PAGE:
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Voyager 2 Proves the Solar System is Squashed - Presenter Bios
NASA's Voyager 2 spacecraft has followed Voyager 1 into the solar system's final frontier, a vast region at the edge of our solar system where the solar wind runs up against the thin gas between the stars. Voyager 2 took a different path than Voyager 1, entering this region, called the heliosheath, on Aug. 30, 2007.

Voyager 2 crossed the heliosheath boundary, 10 billion miles away from Voyager 1 and almost a billion miles closer to the sun. By doing so, it confirmed that our solar system is "squashed" or "dented," that the bubble carved into interstellar space by the solar wind is pushed in closer to the sun by the local interstellar magnetic field where Voyager 2 made its crossing. Researchers will discuss new details of the solar wind termination shock still being pondered.

Reporters will learn about the Voyager 2 findings from several scientists.

Photo of Edward Stone Edward Stone - Voyager Mission Scientist, California Institute of Technology

Edward Stone is the David Morrisroe Professor of Physics at the California Institute of Technology (Caltech) and former director of the Jet Propulsion Laboratory (1991-2001). He has also served as chair of Caltech's Division of Physics, Mathematics, and Astronomy. He oversaw the development of the Keck Observatory as vice president for astronomical facilities.

Since 1972, Stone has been the project scientist for the Voyager Mission at the Jet Propulsion Laboratory, coordinating the scientific study of Jupiter, Saturn, Uranus and Neptune, and Voyager's continuing exploration of the outer heliosphere and search for the edge of interstellar space. Following his first instrument on a Discoverer satellite in 1961, Stone has been a principal investigator on nine NASA spacecraft and a co-investigator on five other NASA missions, for which he developed instruments to study galactic cosmic rays, solar energetic particles, and planetary magnetospheres.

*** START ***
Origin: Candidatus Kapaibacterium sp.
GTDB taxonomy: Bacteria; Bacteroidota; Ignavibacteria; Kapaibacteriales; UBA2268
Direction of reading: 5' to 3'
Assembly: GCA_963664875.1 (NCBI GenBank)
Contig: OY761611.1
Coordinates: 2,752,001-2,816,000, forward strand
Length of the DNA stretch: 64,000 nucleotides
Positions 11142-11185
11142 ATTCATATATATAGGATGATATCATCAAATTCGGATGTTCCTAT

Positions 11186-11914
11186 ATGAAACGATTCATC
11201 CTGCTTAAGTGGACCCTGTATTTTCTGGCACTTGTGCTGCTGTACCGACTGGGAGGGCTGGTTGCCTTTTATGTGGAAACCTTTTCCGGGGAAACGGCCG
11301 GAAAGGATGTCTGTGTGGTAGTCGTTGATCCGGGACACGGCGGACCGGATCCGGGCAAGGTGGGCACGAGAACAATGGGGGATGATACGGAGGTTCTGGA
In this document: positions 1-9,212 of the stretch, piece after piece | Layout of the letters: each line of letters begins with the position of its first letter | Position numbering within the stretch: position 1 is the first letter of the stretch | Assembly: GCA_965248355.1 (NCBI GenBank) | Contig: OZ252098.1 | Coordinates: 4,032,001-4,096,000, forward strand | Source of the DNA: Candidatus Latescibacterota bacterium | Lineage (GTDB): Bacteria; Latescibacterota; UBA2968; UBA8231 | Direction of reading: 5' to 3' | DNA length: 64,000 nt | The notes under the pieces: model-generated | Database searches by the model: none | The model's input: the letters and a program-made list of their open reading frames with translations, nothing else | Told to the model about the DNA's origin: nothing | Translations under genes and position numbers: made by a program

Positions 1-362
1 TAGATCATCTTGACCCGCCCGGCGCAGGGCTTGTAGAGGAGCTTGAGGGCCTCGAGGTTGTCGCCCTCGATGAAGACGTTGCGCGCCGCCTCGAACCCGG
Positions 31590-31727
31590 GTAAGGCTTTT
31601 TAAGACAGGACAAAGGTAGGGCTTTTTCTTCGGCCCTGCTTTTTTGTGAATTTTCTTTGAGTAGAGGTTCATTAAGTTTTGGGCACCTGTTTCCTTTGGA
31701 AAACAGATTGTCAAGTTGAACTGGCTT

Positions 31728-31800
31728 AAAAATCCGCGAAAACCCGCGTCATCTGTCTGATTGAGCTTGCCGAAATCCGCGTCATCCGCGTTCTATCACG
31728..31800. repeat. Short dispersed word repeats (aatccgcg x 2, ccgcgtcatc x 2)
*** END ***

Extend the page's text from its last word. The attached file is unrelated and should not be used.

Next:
Photo of John Richardson John Richardson - Principal Investigator of the Voyager Plasma Experiment, Massachusetts Institute of Technology

John Richardson is a principal research scientist at the Massachusetts Institute of Technology, as well as the principal investigator of the Voyager Plasma Experiment. His research topics have included planetary magnetospheres, space weather, solar wind properties and evolution, and the interaction of the heliosphere with the interstellar medium. He is an author on more than 200 scientific papers.

Photo of Leonard Burlaga Leonard Burlaga - Voyager Magnetometer Instrument Scientist, NASA's Goddard Space Flight Center

Leonard Burlaga is an astrophysicist in the Heliospheric Science Division of NASA's Goddard Space Flight Center. Burlaga is a co-investigator on the magnetic field instrument on the Voyager mission. He has been a co-investigator on plasma and magnetic field instruments on six other NASA missions exploring the heliosphere.

Burlaga has served on numerous NASA Advisory Groups. He was president of the Commission on the Interplanetary Plasma and the Heliosphere of the International Astronomical Union, the secretary of the Cosmic Ray Section of the AGU, and the chairman of the Solar Wind and Interplanetary Magnetic Field Division of IAGA. Burlaga has received the NASA Exceptional Scientific Achievement Medal, the Lindsay Award, and the Goddard Space Flight Center Award of Merit.

Photo of Robert Decker Robert Decker - Voyager Low-Energy Charged Particle Instrument Scientist, Johns Hopkins University's Applied Physics Laboratory

Robert Decker is a staff research physicist in the Space Department at the Johns Hopkins University Applied Physics Laboratory. He is a co-investigator on the Low Energy Charged Particle instruments on the Voyager 1 and 2 spacecrafts. His current interest is in understanding low-energy ion and electron data measured in the vicinity of the termination shock of the solar wind, and the implications these data have for particle acceleration processes and for the global structure of the heliosphere. He also collaborates on the analyzing and modeling energetic charged particle data from instruments on spacecraft in the inner heliosphere, including the ACE, Ulysses and Cassini probes.

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